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Critical Security Studies

Programme overview

Shock, fear, trauma; feelings of being unsafe, unwanted and misplaced; expressions of anger, dismay, and despair; perceptions of assaults on senses of self, identity, and community.

In light of phenomena ranging from economic uncertainty to migration crises to terrorist attacks to Brexit to post-truth politics, these descriptors are characteristic of the Zeitgeist in political and public discourse in much of the Western world. They are also at the heart of the Critical Security Studies (CSS) field, which shifts our focus away from stateism and traditional security issues.

While conventional approaches to the study of security might ask “What are the national security prerogatives of a country, and how do they translate into conduct in the international arena?”, in this module we pull back the curtain on how actual lives are affected by policy decisions, bureaucratic procedures, and media representations.

Programme content

The module engages with a broad range of ‘critical’ theoretical lenses, methods and techniques of critical analysis. The two main questions that animate our explorations on Critical Security Studies are “What is security?” and equally importantly, “What is critique?”.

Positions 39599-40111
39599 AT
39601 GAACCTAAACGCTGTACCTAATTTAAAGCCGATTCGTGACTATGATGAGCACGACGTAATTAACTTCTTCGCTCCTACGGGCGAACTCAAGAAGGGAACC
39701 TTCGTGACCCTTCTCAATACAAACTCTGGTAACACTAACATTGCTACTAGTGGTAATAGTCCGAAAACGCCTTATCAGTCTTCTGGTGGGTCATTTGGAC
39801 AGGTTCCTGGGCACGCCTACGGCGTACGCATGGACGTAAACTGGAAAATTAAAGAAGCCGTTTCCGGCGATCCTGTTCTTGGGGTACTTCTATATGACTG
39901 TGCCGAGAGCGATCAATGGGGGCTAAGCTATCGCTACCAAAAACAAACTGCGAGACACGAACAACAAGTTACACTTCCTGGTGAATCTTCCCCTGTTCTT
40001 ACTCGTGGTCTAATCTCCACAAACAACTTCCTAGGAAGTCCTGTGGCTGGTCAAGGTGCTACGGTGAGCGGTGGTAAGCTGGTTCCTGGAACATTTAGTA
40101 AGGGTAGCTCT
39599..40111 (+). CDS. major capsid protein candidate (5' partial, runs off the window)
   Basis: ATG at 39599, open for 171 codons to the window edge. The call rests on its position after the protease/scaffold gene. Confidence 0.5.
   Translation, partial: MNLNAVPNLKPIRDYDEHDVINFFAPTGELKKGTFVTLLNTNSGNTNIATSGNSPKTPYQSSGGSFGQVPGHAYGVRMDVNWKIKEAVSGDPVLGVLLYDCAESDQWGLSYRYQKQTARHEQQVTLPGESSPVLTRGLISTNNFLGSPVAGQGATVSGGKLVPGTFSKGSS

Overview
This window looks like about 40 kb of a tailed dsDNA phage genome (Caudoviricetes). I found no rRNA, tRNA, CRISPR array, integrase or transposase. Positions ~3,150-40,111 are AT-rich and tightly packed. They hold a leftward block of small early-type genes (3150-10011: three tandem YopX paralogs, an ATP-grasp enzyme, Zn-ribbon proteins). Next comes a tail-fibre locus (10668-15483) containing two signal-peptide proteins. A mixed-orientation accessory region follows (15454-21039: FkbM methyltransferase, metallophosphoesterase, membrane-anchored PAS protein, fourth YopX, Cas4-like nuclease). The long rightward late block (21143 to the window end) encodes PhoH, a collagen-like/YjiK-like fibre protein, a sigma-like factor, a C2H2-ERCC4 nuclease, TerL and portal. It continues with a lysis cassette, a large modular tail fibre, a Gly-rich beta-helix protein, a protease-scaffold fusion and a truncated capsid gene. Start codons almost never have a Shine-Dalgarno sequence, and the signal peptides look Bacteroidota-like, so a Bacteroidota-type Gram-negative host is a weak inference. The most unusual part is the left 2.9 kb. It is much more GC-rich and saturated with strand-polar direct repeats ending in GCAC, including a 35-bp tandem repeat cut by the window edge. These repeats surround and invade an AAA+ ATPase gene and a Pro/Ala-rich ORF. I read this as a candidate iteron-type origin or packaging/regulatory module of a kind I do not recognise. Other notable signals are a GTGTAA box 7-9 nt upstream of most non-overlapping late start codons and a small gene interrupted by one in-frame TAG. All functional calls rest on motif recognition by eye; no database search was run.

We will discuss how security practices work, what they do, how they shape - and how they are shaped by - discourses, power relations, and different forms of knowledge. To be ‘critical’, first and foremost, means to be open to challenges that disrupt the familiar, and to be willing to explore and experience new perspectives, new ‘truths’, which, while always eye-opening, may not always be comforting and comfortable.

At the end of the module you should be able to demonstrate knowledge of key issues and conceptual provocations in critical security studies. You should have acquired a hands-on, critical toolkit to analyse and reflect on contemporary security practices and our own involvement in them, such as counter-terrorism, human security, border security, the securitization of migration, or the gendered dynamics of violence and conflict. And you should have gained the ability to reflect on the possibility of change, on how we might think about security differently to transform the status quo of actual security practices and the practice of theorising

Module Director:

Christopher Browning